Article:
Many states and schools require or encourage people to wear a mask to prevent the spread of COVID-19. Since this is all new for both children and adults, teachers can help students understand why they’re asked to wear masks and help them get more comfortable with it. Taking time out of the school day to talk explicitly about the mask can also help deepen the relationship between students and teachers and with each other.
Here are seven quick tips for teachers to help students adapt to wearing a mask.
Explain the Why.
Use child-friendly language to explain why it is important, focusing on safety and being a good friend to others by helping protect everyone. This is a great lesson in kindness and compassion!
In our class, we wear masks, like you do when you are out in public with your family. Does anyone know why we wear masks? (Check for understanding and any background knowledge.) That’s right! We wear masks to stay safe from germs and stay healthy! Another reason we wear masks is to be a good friend. When you wear a mask, you are also keeping your friends healthy! Wave at a friend now and say, “I’m keeping you healthy!” (Have students wave to another student.) There you go! In our class, we always work together. Sometimes the masks may feel a little itchy or might be too tight. Don’t worry. If that happens to you, just let me or another teacher know and we will help you get it just right!
With your mask on, I can’t see your beautiful smiles. But I can see your beautiful eyes and you can see mine! Let’s look at a few pictures of eyes to see how we can stay connected to each other and smile with our eyes!
Watch and Discuss.
There are plenty of great videos out there about the importance of wearing masks. Here’s a simple cartoon that shows five tips to wearing face masks, or scroll around online and search for a video that fits the needs of your student population. After watching the video, take time to answer any questions and open the conversation for discussion.
Take a picture of yourself wearing a mask and post it throughout the classroom. This helps normalize the mask.
Take a picture of yourself without the mask and pin it to your shirt or place it facing students on your desk or teacher table. This helps students remember what you look like with a smile. Teach children to look for and practice using smiling eyes.
Practice Makes Permanent.
Break mask-wearing down into smaller steps and help students practice each step. Start with the right way to hold the mask, how to put it against their face, how to secure the elastic, and how to make sure it covers both the nose and mouth. Help students practice every day, even when they’re doing well. The more they practice, the more permanent the skill becomes. Be aware of students who seem to get anxious or nervous about wearing the mask, and work with them individually and discreetly.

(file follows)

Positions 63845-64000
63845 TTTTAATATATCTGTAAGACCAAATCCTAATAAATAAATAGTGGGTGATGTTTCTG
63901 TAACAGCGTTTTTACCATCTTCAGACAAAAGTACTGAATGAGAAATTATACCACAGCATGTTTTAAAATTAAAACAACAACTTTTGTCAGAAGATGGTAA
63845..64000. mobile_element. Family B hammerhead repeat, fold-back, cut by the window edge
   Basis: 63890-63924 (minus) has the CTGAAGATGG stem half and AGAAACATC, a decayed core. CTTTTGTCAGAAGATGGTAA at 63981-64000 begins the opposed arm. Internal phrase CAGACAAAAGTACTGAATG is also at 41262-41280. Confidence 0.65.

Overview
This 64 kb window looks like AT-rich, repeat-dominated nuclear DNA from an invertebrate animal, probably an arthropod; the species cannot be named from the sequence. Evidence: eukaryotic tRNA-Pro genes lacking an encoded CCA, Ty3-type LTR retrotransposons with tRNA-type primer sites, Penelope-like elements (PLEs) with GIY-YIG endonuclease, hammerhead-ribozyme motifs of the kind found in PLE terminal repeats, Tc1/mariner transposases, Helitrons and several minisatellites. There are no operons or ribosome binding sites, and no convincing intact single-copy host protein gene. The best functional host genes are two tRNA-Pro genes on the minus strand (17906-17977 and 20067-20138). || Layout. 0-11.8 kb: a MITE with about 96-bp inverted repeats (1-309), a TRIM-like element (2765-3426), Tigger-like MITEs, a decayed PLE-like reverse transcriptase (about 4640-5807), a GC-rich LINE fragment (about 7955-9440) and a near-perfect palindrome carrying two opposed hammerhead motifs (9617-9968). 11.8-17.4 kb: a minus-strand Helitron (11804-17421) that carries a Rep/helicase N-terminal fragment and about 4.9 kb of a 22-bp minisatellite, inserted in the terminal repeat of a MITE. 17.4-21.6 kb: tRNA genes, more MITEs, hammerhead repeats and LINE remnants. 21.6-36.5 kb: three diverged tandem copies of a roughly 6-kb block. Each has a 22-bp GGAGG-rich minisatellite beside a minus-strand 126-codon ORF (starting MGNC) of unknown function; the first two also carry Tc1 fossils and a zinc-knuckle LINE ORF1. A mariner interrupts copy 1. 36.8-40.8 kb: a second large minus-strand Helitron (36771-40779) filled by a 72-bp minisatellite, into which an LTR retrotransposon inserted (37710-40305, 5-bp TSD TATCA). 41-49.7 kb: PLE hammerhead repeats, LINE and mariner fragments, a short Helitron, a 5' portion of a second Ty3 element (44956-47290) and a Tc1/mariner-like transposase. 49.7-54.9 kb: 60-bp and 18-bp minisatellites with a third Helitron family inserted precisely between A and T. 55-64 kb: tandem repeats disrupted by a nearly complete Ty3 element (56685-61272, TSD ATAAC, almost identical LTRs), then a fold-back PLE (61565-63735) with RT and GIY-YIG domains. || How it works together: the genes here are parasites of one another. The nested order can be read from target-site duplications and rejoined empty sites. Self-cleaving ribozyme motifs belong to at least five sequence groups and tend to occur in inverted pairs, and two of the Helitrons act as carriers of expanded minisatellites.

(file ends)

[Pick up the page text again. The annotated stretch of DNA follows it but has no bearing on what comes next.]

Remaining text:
Remember that masks help keep our noses and mouths safe. Sometimes the mask slips down below the nose, so if you see me point to my nose, that’s a way to remind you to pull your mask up to hide your nose. You can remind me, too! If you get a little nervous about wearing your mask, that’s okay. Teachers are here to help with that too.
Play with Roles.
Role-play with your students about the importance of wearing masks. Use role-playing to help practice mask procedures, proper wearing of the mask, and any other skills.
Integrate masks into story time by adding a mask to any characters or stories where it might make sense. For example, when reading a story about students at school, you might say, “If they were in school this year, they would also be wearing masks to keep their friends safe.” In regular stories, point out examples of kids being kind and relate that back to wearing a mask, for example, “In this story, George is very kind to his friends, just like we are being kind by wearing our masks to keep each other safe!”
Find books (or online stories, YouTube read-alouds or any other media) that shows kids wearing masks and include those in your story time, so there’s a mix of regular classroom stories and stories of kids wearing masks. Be sure to point out the masks when they appear in stories and reiterate that wearing masks is kind.
Challenge students to get creative with masks! They can work on them at home or in class. Have them decorate with their favorite colors, pictures of their favorite things, or a superpower word.
Create a social story or comic strip that describes a day in the life of wearing a mask. Design posters for the classroom about the importance of wearing masks. Have students draw self-portraits of themselves in masks. Create a video of students explaining masks. Have students compare wearing a mask to a coat of armor in the days of knights and dragons, or wearing a superhero costume when protecting others. There are countless ways to get creative – the important thing is normalizing the use of masks and helping students grasp the importance.
We all know puppets and dolls are a great conduit for communication with children – we often see children roleplay real-life situations through dolls that they have a hard time articulating otherwise. Use this to your advantage! Design masks for the stuffed animals in the classroom. Use puppets to act out scenes about wearing masks. Pay attention to what students struggle with or seem anxious about, and have one of the puppet characters voice that anxiety and another puppet respond appropriately.
As we all adjust to this new routine, remember to be patient with students (and yourself). The more we practice, the better we’ll be at keeping each other safe this school year.